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From left: 666 Fifth Avenue, 1221 Sixth Avenue, 245 Park Avenue and Ludwig Chang
Should Chinese institutional investors eyeing trophy New York properties think twice? One major Chinese executive thinks they will.
Ludwig Chang, the recently retired co-founder of COAMC International, a subsidiary of leading state-owned asset management firm China Orient Asset Management, said the Chinese government is taking a skeptical look at moves to buy major real estate assets in the U.S. – and that clampdown may have already caused some casualties.
Speaking on a panel at the China Institute on Rector Street Wednesday night, Chang appeared to reference Anbang Insurance Group’s abandoned plans to invest in Kushner Companies’ redevelopment of 666 Fifth Avenue.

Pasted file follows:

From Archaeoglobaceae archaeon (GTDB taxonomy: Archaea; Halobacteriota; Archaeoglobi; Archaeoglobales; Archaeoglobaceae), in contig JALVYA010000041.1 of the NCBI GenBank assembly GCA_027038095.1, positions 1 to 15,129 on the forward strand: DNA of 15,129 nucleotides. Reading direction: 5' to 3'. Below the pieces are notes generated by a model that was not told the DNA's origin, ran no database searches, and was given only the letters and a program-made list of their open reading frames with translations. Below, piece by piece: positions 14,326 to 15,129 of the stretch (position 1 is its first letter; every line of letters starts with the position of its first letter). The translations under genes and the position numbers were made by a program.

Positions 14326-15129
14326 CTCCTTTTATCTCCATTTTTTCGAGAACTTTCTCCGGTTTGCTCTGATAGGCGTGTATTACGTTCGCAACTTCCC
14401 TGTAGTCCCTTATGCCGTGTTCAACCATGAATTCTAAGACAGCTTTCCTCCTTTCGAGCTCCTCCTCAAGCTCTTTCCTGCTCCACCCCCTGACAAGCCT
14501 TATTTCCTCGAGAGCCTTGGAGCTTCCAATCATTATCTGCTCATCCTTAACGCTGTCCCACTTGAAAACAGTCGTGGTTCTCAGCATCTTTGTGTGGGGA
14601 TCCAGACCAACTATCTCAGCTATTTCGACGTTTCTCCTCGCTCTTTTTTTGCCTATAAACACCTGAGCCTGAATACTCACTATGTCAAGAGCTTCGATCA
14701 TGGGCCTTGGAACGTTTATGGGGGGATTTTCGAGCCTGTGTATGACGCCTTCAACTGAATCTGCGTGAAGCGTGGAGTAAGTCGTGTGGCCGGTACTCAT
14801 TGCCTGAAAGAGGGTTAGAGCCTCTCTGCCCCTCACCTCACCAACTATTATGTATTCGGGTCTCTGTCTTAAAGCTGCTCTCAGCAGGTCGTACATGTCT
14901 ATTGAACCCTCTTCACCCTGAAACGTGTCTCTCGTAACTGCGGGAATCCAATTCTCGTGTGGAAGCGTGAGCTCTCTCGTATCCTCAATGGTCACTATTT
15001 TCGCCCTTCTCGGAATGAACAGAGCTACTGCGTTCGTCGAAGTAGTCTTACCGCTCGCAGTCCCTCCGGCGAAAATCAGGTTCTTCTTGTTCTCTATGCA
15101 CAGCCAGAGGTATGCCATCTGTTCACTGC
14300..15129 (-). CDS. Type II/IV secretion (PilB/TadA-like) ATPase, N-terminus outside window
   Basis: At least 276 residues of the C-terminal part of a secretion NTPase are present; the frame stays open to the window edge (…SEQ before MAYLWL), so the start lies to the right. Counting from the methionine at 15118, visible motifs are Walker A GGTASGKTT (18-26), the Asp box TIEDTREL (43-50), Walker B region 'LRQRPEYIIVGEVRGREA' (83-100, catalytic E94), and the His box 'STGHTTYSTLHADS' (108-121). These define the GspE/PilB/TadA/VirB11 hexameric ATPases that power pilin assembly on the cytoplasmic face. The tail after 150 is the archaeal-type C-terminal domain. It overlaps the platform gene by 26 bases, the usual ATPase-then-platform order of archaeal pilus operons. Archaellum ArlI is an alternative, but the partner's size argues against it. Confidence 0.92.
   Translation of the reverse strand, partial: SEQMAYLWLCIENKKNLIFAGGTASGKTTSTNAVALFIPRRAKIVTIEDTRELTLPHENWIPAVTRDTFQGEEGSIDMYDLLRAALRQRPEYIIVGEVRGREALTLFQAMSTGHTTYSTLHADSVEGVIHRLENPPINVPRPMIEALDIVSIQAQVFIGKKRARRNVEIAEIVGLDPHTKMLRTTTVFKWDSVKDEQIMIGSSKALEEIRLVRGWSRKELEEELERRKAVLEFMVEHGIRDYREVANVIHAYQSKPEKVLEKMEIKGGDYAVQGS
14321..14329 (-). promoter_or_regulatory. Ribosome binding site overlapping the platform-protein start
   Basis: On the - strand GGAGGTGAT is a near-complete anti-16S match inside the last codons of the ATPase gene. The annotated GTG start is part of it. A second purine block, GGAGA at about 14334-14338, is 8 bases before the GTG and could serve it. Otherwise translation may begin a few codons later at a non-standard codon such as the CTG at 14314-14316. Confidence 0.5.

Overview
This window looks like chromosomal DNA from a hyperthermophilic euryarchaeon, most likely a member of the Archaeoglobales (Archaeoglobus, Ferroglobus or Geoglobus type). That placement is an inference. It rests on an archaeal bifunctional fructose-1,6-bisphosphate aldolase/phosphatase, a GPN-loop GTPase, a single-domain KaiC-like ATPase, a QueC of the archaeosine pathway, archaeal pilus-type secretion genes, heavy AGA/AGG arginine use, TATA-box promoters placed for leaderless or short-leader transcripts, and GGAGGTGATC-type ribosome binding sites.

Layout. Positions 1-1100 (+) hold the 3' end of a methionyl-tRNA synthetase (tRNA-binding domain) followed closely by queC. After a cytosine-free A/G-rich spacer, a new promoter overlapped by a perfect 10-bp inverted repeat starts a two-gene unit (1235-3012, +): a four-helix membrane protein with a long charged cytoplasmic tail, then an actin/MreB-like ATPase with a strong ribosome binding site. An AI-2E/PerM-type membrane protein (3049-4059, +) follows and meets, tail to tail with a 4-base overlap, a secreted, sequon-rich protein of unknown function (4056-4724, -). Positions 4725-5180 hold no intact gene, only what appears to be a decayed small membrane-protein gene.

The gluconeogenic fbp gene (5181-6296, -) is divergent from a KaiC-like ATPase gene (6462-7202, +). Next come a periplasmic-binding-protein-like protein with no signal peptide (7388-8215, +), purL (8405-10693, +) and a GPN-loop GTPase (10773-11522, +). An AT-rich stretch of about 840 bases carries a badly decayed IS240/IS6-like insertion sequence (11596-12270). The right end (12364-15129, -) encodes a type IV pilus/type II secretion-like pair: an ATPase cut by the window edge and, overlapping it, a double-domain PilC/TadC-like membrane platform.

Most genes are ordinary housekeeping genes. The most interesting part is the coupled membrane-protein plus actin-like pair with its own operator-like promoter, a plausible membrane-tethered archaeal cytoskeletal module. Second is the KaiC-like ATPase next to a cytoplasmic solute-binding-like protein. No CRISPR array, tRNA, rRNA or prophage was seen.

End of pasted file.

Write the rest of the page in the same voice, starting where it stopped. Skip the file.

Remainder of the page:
“Some insurance companies, who shall remain unnamed, have had two or three failed transactions,” he said. “One Was A Building On Fifth Avenue that was quite well known. I think those are the handiwork of the new insurance regulatory regime.”
Chang said the negative attention on trophy deals will likely curtail such transactions in the short-term.
“There are some high-profile buyers that have met restrictions in purchasing in the U.S.,” he said. “Speaking from experience and from what I hear, some of these more trophy high-profile deals have received negative reaction from the government. Some of the high-profile transactions are going to slow down a little bit. Long-term investment will be more rational and more return-based.
The China Insurance Regulatory Commission, a Chinese government agency, has been clamping down on the insurance industry in particular in recent months, with Chinese companies facing stricter reporting requirements when they want to convert yuan into foreign currency. The country as a whole has been getting tougher on capital flight to combat a weakening currency.
Among the recent trophy deals in Manhattan, Chinese conglomerate HNA Group is in contract to acquire 245 Park Avenue for $2.21 billion, as The Real Deal first reported. And China Investment Corporation, a Chinese sovereign wealth fund, bought a 45 percent stake in 1221 Sixth Avenue in a $1.03 billion deal.
Chang was careful not to mention name上海贵族宝贝